I was once asked for a blog Q & A, “Do you consider yourself a Christian author or a writer of Christian books?”

Honestly, I was confused. Was there a difference? I had to do a little digging, but I learned there was.

Writer of Christian Books: an author who writes books specifically geared for the Christian market, whose characters are Christians by the end of the book.

Christian Author: an author who professes Christ but focuses on writing a good story in general, without necessarily putting any Christian message into the book.

In the blog post, I responded that I consider myself both. I write novels for the Christian market, but I also write children’s books for the general market. Through this I realized there was more to the debate than meets the eye. There are certain stigmas, expectations, and dilemmas that come with whichever category you fall into. However, it’s important to know which category you’re in. How else will you know how to market your books?

The Stigma:

No matter which category you find yourself in, there is a stigma from the other side that says you’re wrong. Are you a Christian writer who writes for the secular market? Some Christian writers might comment on how you’re not spreading Christ’s message, being too worldly, or promoting ungodliness.

Are you a Christian writer who writes for the Christian market? Some who write for the general market could accuse you of writing fluff with fake characters. After all, who doesn’t smoke, cuss, drink, or get divorced?

The Expectations:

No matter which category you find yourself in, there are expectations from fellow Christians to put a salvation message into your book. If it’s not a salvation message, it should be another overt Christian moral or value. One author I know recently expressed frustration because Christian readers were complaining she hadn’t given a salvation message in her book. Fellow Christians just expected she’d do it.

The Dilemma:Enslaved banenr

Christians writing for other Christians typically face the dilemma of finding readers outside their own Christian circles. At a recent library book signing event, I dealt with the uncomfortable situation of getting snubbed for writing Christian speculative fiction. The library was hosting one hundred authors, and the place was packed. Tables lined every available space, with authors happily hawking their wares. Many of them were Christian authors. Many of them were speculative fiction authors. I was the only one whose book fit both categories.

One of the customers walked through, browsing books. He stopped at my table and picked up Vanquished, book one in my dystopian trilogy. “This looks really good,” he said. We talked for a few minutes before his eye caught my publisher’s logo at the bottom of the back cover. His face fell. “Oh,” he said. “This is Christian fiction?”

I smiled and confirmed it, and he quickly returned the book to the stack and went on his way.

As Christians, we recognize that not everyone out in the world wants to hear a Christian message. This man’s behavior wasn’t shocking—it was typical. However, even within the realm of writing for other Christians, speculative fiction writers can feel ostracized. Compared to other genres in Christian fiction, a spec fic author might feel there are less opportunities to excel in the business.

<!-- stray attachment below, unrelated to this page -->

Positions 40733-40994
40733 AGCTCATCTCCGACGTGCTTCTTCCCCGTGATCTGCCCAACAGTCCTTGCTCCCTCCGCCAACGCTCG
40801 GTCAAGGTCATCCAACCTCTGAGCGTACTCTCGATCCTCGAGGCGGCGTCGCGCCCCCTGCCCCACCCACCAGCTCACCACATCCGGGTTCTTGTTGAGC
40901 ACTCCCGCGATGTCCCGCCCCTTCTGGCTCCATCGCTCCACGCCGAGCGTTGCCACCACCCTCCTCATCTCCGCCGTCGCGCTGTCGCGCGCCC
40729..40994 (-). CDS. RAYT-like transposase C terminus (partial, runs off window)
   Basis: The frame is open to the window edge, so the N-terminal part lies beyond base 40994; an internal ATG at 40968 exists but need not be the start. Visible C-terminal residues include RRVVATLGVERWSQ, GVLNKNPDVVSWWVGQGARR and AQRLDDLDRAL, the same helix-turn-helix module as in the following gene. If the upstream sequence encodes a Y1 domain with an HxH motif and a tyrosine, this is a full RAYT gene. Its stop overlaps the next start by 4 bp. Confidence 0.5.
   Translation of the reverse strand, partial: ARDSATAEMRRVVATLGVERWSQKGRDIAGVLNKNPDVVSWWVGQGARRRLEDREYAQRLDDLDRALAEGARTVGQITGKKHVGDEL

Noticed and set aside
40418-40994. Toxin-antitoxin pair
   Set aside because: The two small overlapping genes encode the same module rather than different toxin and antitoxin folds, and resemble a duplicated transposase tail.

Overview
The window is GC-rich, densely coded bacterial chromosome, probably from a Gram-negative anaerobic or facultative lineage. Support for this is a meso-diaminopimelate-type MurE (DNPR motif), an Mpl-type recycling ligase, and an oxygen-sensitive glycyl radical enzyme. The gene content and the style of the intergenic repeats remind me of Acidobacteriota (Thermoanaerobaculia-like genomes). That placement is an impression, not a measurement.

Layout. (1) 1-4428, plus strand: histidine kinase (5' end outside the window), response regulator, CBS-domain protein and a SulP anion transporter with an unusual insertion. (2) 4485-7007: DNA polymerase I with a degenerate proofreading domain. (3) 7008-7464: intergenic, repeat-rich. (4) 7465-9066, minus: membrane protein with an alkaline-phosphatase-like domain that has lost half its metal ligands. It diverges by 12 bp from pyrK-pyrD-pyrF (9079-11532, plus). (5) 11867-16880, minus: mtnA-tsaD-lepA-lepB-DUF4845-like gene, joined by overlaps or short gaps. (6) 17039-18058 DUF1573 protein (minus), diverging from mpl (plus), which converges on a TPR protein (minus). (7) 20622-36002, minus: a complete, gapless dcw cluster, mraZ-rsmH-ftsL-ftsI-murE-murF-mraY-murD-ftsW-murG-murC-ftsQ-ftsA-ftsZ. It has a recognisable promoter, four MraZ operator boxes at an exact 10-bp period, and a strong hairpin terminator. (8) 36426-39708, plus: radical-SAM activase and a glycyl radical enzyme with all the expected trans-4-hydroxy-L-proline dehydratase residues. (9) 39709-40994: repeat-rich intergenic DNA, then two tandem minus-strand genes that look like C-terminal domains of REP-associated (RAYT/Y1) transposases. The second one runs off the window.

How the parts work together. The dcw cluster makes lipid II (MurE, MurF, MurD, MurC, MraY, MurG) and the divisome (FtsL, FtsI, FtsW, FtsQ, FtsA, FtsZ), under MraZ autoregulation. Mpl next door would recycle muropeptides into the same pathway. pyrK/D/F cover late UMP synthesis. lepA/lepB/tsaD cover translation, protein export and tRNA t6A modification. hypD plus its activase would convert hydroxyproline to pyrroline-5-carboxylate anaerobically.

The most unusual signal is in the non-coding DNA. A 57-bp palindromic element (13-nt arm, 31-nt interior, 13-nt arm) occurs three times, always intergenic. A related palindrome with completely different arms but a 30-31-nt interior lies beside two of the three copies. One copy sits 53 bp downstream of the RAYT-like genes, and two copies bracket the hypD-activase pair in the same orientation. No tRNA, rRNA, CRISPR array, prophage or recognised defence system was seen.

The Plan:

If you’re wondering how knowing your category can help you, you’ve come to the right place. How can you give yourself an edge in the business?

  • Identify your intended audience. If you’re writing a book without any overt Christian message or characters you are probably writing for the general market. If you’re writing Christian books with Christian characters and a definite Christ-centered message you are probably writing for the Christian market.
  • Choose the appropriate publisher for your manuscript based on your intended audience. If you’ve determined you’re writing for the general market should you be subbing to Christian publishers? If you’ve determined you’re writing Christian fiction should you be subbing to publishers within the general market?

 

Knowing your category can show you which publishers to study, which books to emulate, and which editors to sub to. You wouldn’t send a fantasy to Love Inspired. You wouldn’t send a romance manuscript to a children’s publisher. Don’t worry about the stigmas, expectations, or dilemmas of being in one category or another. Figure out which category you’re in, learn what those readers like, and write it. Keep in mind! These guideline are just as relevant for the self-publishing author. Knowing which readers you’re going after allows you to identify the readership for your work and narrow down your marketing efforts.

 

Now it’s your turn!

Which category do you see yourself in?

 

DSC_8889About the Author:

KATIE CLARK writes young adult speculative fiction, including her dystopian Enslaved Series, made up of Vanquished, Deliverance, and Redeemer. Her other works include multiple children’s books with Capstone Press, Bearport Publishing, and more. You can connect with her at her website, on Facebook, or on Twitter.

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